“The specialist at the hospital made it clear that it was an allergic reaction to something in the shot, not the vaccine itself,” she said.

Emma said she did not want to perpetuate anti-vaccination views, but decided to speak out after reading commentary suggesting that hundreds of thousands of Australians believed to be waiting for Novavax were vaccine-hesitant. “I believe in the science,” she said.

“You don’t want one single person getting a seed of doubt about the importance of protecting themselves and their families.”

Associate Professor Griffin, who is the Director of Infectious Diseases at Mater Health Services, said only time would tell whether Novavax was actually safer than Pfizer, Moderna or AstraZeneca.

“At face value, you would say that it looks like Novavax does have fewer adverse events than those other vaccines, but we have to remember those other vaccines have been given in extraordinary numbers now, so the denominator is very large,” Prof Griffin said.

“So, even very rare, adverse events have been reported with those vaccines, and the Novavax vaccine hasn’t been used in those numbers ... It certainly is a very safe and highly effective vaccine. But I think it’s too early to say that it’s safer or better at this stage.”

University of Queensland Associate Professor Tom Aechtner, an expert on attitudes to vaccination, said some Australians were worried about the fact that the Pfizer and Moderna mRNA vaccines and AstraZeneca viral vector vaccine were “the first of their kind approved for human use”, while the protein-based Novavax was “more of a traditional vaccine.”

Royal Australian College of General Practitioners president Karen Price said she would not recommend patients delay getting vaccinated until Novavax is available, but that once approved it would be “particularly beneficial for those who have contraindications to other COVID-19 vaccines, including serious reactions to previous doses.”

“At the end of the day, the most important thing is that people get vaccinated against COVID-19,” Dr Price said.


Overzealous media gag a flawed quirk of NSW law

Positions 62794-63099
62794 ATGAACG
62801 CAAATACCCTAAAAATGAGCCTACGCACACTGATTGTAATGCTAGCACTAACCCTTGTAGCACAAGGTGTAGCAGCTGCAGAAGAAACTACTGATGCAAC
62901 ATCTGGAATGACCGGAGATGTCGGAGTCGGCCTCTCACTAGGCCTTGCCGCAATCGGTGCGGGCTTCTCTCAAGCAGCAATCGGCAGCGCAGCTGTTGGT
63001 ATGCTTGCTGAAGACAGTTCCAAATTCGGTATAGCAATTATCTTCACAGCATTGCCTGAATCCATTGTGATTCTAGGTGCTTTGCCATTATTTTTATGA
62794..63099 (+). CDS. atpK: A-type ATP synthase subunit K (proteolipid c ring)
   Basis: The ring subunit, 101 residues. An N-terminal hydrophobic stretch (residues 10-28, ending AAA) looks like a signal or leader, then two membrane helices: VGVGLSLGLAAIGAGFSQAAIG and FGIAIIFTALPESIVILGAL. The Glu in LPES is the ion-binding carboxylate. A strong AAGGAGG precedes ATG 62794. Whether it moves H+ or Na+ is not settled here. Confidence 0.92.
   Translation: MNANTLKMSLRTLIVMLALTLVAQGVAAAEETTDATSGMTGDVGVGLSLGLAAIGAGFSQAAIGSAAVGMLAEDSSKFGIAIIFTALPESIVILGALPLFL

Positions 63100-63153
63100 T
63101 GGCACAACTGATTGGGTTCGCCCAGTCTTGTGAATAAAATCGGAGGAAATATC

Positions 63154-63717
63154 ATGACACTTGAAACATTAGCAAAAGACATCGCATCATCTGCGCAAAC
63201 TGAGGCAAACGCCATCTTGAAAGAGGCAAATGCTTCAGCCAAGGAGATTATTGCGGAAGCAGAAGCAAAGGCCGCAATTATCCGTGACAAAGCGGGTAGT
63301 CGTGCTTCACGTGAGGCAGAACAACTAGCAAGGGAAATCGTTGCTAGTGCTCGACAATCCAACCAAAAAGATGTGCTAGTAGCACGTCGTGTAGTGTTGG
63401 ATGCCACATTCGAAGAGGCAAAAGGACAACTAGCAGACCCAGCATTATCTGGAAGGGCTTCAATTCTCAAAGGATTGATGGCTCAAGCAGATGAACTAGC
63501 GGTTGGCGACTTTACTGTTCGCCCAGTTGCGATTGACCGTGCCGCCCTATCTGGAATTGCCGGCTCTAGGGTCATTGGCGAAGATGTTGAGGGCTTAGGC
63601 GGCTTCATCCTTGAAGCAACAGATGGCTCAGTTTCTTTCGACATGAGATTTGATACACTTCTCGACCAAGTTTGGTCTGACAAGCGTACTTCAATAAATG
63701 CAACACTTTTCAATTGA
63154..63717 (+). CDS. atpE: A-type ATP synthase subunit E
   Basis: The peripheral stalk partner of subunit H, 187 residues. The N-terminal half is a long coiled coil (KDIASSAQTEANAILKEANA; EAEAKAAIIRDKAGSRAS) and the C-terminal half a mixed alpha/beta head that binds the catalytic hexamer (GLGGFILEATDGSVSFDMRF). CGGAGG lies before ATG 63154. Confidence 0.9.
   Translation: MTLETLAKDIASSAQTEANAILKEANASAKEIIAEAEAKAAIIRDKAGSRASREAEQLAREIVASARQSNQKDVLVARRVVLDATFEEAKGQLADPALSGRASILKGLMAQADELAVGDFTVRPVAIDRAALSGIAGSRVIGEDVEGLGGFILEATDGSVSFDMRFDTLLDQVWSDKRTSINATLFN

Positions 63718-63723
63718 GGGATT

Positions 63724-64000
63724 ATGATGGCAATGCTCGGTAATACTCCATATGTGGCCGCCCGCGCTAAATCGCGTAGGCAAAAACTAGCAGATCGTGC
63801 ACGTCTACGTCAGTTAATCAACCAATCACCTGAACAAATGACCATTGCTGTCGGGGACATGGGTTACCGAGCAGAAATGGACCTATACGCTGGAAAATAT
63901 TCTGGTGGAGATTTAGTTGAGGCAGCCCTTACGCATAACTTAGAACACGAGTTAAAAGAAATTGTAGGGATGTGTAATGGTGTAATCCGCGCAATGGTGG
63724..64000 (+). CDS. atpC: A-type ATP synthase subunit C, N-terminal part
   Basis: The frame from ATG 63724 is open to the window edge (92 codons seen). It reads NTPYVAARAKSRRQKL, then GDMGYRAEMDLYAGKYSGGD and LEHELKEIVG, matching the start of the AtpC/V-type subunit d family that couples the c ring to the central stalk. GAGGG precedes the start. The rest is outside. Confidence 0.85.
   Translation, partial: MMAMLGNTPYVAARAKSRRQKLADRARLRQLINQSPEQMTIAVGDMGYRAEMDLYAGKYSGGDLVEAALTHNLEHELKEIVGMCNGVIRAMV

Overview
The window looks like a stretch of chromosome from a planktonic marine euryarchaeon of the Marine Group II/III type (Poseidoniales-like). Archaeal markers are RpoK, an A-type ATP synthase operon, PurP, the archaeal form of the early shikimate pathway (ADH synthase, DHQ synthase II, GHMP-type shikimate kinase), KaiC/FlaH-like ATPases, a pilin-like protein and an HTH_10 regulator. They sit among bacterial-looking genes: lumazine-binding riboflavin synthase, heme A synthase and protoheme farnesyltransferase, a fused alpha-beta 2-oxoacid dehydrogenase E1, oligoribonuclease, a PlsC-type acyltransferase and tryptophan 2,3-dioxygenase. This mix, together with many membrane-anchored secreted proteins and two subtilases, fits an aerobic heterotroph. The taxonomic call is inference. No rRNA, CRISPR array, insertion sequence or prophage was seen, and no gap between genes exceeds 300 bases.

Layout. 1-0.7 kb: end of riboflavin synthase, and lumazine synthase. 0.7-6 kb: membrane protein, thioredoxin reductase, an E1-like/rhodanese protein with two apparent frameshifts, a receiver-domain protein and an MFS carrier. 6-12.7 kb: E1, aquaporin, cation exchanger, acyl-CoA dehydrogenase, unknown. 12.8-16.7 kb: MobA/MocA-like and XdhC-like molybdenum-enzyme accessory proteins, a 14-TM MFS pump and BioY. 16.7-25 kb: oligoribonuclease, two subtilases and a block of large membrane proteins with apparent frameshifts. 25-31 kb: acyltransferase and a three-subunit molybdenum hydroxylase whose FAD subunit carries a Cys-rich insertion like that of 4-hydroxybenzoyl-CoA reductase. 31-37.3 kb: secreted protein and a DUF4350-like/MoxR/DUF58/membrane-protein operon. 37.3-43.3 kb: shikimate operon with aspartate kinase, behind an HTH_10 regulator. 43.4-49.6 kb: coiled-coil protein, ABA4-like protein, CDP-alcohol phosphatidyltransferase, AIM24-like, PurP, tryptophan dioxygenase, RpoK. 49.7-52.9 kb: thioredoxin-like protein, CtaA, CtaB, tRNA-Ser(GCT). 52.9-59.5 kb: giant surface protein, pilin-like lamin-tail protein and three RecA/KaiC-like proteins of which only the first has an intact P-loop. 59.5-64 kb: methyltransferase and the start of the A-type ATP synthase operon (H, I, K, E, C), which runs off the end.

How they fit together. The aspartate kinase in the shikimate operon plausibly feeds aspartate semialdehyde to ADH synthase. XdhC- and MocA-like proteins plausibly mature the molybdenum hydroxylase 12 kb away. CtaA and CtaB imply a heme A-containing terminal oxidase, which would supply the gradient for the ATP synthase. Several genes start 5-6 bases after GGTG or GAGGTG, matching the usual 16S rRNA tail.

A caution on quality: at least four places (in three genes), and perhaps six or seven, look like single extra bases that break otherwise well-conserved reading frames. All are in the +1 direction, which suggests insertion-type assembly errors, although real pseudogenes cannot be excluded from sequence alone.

If William Tyrrell’s abductor was arrested and charged today, the Herald would not be able to report that fact.

It could tell its readers only that a person had been charged with the abduction and murder of a three-year-old boy. It might get away with saying the crime is alleged to have taken place in 2014. At a stretch, it could say the boy was abducted from a house in Kendall. But it would not be able to publish William Tyrrell’s name or include any details that might enable its readers to identify him.

No mention of the Spider-Man suit, the foster grandmother’s house or any details of the successive police investigations of his disappearance over the last seven years. And no photos. This is because, under a bizarre NSW law, it is an offence to name or identify young victims in child homicide cases.

The fact that Herald readers would be well familiar with the harrowing details of William’s disappearance from the scores of stories about it published since September 2014 is neither here nor there. Once criminal charges are laid, the shutters come down.

Flout that prohibition and the publishing company could be up for a $55,000 fine and the journalists involved for a $5,500 fine each or two years’ porridge or both.

This law, well intentioned but overzealous, is unique to NSW. There is nothing else like it in any other state or territory in Australia. In fact, publishers in other states could name William with impunity in any report of the charging of his abductor and run photos of him, as long as their publications did not enter NSW.

This prohibition, contained in s15E of the Children (Criminal Proceedings) Act, was in the spotlight again this week in the Charlise Mutten tragedy. The Herald published many stories about the nine-year-old’s disappearance from Friday of last week which named her and included her photo, up until police laid criminal charges over her killing on Tuesday. Once those charges were laid, suddenly she could no longer be named nor her photograph published because she was the victim in an alleged child homicide case.

This unique prohibition on naming young victims in child homicide cases has not always been the law in NSW. What has been the law for a long time is a prohibition on naming living children involved in any criminal proceedings, whether as the accused, the victim or witnesses. There has never been a dispute about that prohibition and the Herald and other media generally take pains to comply with it.

What was never clear was whether this prohibition also applied to dead children, such as the victims in child homicide cases. The Herald and other media always took the view that because the act was ambiguous on this point they could be named.

Then in 2002, a 14-year-old boy confessed to murdering a three-year-old girl on the Central Coast. At the trial, the judge suppressed the name of the murdered girl. The Herald commenced proceedings to challenge that suppression order. Before the challenge came to a hearing, the Herald was sent an affidavit of a member of the murdered girl’s family pointing out the trauma the girl’s siblings had been subjected to following the murder. As a result, the Herald decided to discontinue its challenge and live with the doubtful suppression order.